Fulton area to support SNAP (Supplemental Nutrition Assistance Program) and four local food pantries. The food pantries include Oswego County Catholic Charities, the Salvation Army Oswego County Corps, Believer’s Chapel and Dexterville Community Services.

Last year, the Fulton CROP Walk raised more than $8,000 — more than $2,000 came back to the Fulton area.

Church World Service  is an international relief, development, and refugee settlement  agency working to eradicate hunger and poverty and to promote peace and justice around the world.

Recently it has been present in the aftermath of hurricane Sandy and the flooding in Oneida County and Southern Tier areas in New York state.

The slogan for the CROP Walks is “Ending Hunger One Step at a Time” and the community can participate as walkers or support walkers with their donations.

For further information contact your local church or Fulton CROP Walk committee member Lois Mirabito at 593-2731.

It’s pumpkin time!!

 

pumpkinbehlings

Logan Hilbert, 1, tries to pick up a pumpkin at Behling’s Orchard in Mexico.

 

It’s pumpkin time and farms across Oswego County have plenty of the orange fruits to buy.

But how the crops fared varies on where in the county a farm is located.

For instance, Will Ruby of Mexico said his half acre or so “look good” and the weather was great for raising pumpkins.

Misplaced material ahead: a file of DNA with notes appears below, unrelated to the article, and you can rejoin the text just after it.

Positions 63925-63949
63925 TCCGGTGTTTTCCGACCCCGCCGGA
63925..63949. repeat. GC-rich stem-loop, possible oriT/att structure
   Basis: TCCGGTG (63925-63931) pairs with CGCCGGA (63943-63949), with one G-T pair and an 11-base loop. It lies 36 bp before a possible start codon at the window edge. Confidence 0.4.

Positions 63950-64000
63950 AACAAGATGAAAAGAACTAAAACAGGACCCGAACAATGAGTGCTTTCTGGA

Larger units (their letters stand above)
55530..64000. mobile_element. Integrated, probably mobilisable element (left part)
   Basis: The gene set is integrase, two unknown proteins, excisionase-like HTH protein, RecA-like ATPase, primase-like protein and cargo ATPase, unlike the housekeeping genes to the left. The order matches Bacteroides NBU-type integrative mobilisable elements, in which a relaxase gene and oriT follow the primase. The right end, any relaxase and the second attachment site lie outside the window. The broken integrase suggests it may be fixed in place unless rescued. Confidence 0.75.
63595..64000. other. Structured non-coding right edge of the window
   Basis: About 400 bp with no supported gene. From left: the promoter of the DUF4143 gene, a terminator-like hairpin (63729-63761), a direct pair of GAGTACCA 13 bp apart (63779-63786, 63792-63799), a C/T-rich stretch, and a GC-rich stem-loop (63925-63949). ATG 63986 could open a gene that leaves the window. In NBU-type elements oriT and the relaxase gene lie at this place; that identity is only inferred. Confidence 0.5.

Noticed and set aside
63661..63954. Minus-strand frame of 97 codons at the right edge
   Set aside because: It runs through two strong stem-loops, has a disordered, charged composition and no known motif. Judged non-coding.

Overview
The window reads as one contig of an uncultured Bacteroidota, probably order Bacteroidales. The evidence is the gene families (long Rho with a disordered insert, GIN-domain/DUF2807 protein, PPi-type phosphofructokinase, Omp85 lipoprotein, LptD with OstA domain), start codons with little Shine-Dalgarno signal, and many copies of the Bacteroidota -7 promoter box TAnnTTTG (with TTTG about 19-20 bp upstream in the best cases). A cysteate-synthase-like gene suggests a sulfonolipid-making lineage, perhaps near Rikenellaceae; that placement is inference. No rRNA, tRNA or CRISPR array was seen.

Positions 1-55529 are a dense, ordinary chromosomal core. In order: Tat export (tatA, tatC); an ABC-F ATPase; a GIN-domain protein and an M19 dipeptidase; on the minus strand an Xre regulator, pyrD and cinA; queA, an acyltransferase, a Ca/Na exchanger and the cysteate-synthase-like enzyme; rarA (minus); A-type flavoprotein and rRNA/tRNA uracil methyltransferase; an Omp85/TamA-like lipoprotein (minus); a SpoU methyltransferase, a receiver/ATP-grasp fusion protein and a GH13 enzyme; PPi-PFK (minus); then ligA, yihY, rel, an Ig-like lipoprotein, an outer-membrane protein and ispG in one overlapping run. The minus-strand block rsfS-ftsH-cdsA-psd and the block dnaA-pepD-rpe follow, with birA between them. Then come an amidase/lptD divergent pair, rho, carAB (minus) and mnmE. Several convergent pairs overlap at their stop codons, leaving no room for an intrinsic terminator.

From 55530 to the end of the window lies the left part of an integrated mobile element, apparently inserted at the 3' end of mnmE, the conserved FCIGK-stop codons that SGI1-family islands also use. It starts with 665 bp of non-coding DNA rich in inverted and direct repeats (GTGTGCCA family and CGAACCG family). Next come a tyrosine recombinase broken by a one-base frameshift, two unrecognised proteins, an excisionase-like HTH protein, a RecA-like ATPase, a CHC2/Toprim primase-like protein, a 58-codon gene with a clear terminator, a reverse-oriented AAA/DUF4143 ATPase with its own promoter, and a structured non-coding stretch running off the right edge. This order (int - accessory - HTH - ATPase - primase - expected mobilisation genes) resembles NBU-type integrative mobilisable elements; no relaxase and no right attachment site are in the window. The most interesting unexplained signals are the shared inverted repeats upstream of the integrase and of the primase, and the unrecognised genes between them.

But Josephine Godfrey, of Godfrey’s Last Stand on Route 264 near Phoenix, said the pumpkins her family planted early in June didn’t do well.

“It was the wet weather,” she said. “We planted, they started blossoming and then we were getting a lot of rain.”

She said the pumpkins the family planted later, in early July, did much better. She said the farm will have enough pumpkins for its customers, but won’t be able to ship any to any other locations.

“We have about half a crop,” she said of the 4 1/2 acres planted with pumpkins.

Ruby said he planted his pumpkins late (beginning of June) so they are just turning orange in the field now.

Pumpkins are huge sellers this time of year the closer Halloween gets on the calendar. Most people throughout the region use them for either autumn decorations or carve them to make spooky adornments for their windows at Halloween time.

As pumpkin are grown lying flat in a field, they can be harmed by too much rain or not enough rain. Too much rain and either they won’t develop when first planted or they will be subject to mildew or rot nearer harvest time.

Cornell Cooperative Extension says on its website that another concern for growers are several different viruses which can cause plants to not produce fruit at all or results in poor fruit quality (size or color). Striped Cucumber Beetles and Squash bugs remain the main insect pests.

New York state ranks amongst the top three states (Illinois and Pennsylvania are the other two) in pumpkin production in the country with more than 6,800 acres of pumpkins produced with an estimated value of $24 million each year. Nearly all of these are for fresh market use for either decorating or eating. The pumpkin industry is highly variable with fruit ranging from quarter pound to several hundred pounds each.